I’m a huge fan of Ola Hallengren‘s free utility scripts. If you aren’t familiar with it, it’s a great tool to manage backups, index maintenance and the overall health of your SQL Servers. It is utilized around the globe and it is completely free.

Although his script is very thorough I still like to tweak and One of the things that I tend to change is the way that the log file for each respective job is named.  By default, the file name is configured in the following format:

JobName_JobID_StepID_YYYYMMDD_HHMMSS.txt

which results in file names that look like this:

If you have never looked, these files contain information about any failures or issues the job(s) might have encountered.  The difficult part is that when looking at the list, how do you know which file belongs to which job?  In the example above, one is a FULL backup, a DIFF backup and the third a TRAN LOG backup but it is difficult to determine which is which.  However, you can see that each JobID is a unique identifier, which correlates to the job ID of the specific job.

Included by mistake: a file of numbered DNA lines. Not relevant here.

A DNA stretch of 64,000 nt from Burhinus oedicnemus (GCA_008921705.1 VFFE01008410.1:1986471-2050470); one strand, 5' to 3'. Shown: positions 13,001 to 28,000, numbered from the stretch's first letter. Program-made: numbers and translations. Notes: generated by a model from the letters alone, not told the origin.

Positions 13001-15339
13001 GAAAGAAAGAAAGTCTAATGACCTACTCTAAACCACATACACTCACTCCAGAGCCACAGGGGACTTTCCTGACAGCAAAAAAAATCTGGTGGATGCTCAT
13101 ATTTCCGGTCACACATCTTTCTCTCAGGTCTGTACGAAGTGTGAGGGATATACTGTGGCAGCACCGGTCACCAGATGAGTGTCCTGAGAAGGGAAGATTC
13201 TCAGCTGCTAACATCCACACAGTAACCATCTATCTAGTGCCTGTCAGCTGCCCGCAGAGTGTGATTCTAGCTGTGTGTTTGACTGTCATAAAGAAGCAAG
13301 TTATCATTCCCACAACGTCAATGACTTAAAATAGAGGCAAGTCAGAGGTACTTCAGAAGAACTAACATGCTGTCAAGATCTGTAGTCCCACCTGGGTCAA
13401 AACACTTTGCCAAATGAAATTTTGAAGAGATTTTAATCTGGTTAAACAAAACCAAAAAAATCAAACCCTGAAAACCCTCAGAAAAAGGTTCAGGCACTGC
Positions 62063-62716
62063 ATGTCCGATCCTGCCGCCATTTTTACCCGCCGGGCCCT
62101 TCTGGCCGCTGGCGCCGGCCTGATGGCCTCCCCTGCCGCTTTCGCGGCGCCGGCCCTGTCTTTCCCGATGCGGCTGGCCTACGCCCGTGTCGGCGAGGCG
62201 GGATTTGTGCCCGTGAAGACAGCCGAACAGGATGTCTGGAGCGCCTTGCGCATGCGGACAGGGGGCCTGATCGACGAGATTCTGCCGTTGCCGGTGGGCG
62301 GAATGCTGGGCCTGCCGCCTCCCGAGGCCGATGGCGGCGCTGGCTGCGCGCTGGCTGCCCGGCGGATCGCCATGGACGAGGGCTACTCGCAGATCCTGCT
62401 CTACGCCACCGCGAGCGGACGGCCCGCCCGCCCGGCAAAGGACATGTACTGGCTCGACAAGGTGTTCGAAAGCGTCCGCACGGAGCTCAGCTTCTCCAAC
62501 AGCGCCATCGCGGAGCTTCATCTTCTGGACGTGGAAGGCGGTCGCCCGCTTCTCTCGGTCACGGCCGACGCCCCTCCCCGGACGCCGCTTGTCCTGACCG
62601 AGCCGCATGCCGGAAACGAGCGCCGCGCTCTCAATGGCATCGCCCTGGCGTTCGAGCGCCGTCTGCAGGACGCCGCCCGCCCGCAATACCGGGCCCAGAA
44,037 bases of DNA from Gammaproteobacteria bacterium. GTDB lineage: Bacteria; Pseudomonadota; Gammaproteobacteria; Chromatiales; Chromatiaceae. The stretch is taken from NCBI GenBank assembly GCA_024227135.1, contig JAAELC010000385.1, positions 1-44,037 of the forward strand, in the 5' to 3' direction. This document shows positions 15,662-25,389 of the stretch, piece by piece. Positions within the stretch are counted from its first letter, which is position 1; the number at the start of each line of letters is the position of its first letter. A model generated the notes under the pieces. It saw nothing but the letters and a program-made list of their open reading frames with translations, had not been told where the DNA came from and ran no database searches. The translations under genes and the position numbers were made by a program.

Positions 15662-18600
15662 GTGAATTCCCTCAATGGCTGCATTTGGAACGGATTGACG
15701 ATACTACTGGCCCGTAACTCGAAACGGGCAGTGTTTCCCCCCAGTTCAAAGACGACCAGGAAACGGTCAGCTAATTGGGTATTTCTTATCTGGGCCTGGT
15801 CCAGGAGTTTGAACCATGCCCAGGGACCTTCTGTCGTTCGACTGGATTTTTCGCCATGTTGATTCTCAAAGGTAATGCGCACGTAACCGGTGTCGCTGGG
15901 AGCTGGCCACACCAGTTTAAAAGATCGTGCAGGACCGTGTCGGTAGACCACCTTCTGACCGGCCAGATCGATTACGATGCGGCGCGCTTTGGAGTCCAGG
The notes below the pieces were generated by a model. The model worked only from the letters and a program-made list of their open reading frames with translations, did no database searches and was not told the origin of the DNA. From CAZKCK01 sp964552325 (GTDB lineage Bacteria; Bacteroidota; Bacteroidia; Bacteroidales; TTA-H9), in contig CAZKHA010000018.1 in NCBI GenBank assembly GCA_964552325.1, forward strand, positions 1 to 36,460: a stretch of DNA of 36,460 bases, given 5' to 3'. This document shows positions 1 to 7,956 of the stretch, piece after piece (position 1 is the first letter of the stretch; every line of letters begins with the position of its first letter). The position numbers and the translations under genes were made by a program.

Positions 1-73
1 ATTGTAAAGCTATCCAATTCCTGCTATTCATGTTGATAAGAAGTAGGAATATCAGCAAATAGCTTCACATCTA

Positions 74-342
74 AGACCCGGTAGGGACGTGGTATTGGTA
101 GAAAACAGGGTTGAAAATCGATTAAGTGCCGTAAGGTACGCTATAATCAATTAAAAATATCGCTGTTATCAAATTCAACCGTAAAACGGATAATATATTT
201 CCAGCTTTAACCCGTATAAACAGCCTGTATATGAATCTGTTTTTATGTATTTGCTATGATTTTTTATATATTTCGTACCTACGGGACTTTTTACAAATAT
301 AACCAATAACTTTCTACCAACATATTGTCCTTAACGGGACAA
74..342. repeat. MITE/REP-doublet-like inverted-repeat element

There are two ways to adjust this.

  1.  Update the maintenance script itself to adjust the file names.  In the script, configuration of job logging starts approximately on line 4127.  Your mileage may vary depending on which version you have.  You can look for the phrase “Log completing information” in the file to determine where it starts.  Once you find its location, you can adjust the file name to however you want.
  2. If you don’t want to adjust the script,  you can use the script below to manually adjust the output file name.  This script will produce the appropriate parameters for sp_update_jobstep.  You can then copy/paste the command into a query windows and execute in a controlled manner.
/***************************************************************
-- Author: John Morehouse
-- Date: May 2017
-- http://sqlrus.com

--THIS CODE AND INFORMATION ARE PROVIDED "AS IS" WITHOUT WARRANTY OF ANY KIND, EITHER EXPRESSED OR IMPLIED, INCLUDING BUT NOT LIMITED TO THE IMPLIED WARRANTIES OF MERCHANTABILITY AND/OR FITNESS FOR A PARTICULAR PURPOSE.

--IN OTHER WORDS: USE AT YOUR OWN RISK.

--AUTHOR ASSUMES ZERO LIABILITY OR RESPONSIBILITY.

--You may alter this code for your own purposes.
--You may republish altered code as long as you give due credit.
***************************************************************/

-- NOTE: You will need to turn OFF SQLCMD mode if it is enable for this to work

;WITH myCTE AS (
    SELECT 'IndexOptimize - USER_DATABASES' AS 'Name', 'UserDBs' AS 'FilePart' UNION
    SELECT 'DatabaseBackup - USER_DATABASES - LOG', 'UserDBs_LOG' UNION
    SELECT 'DatabaseBackup - USER_DATABASES - FULL', 'UserDBs_FULL' UNION
    SELECT 'DatabaseBackup - USER_DATABASES - DIFF', 'UserDBs_DIFF' UNION
    SELECT 'DatabaseIntegrityCheck - SYSTEM_DATABASES', 'SystemDBs' UNION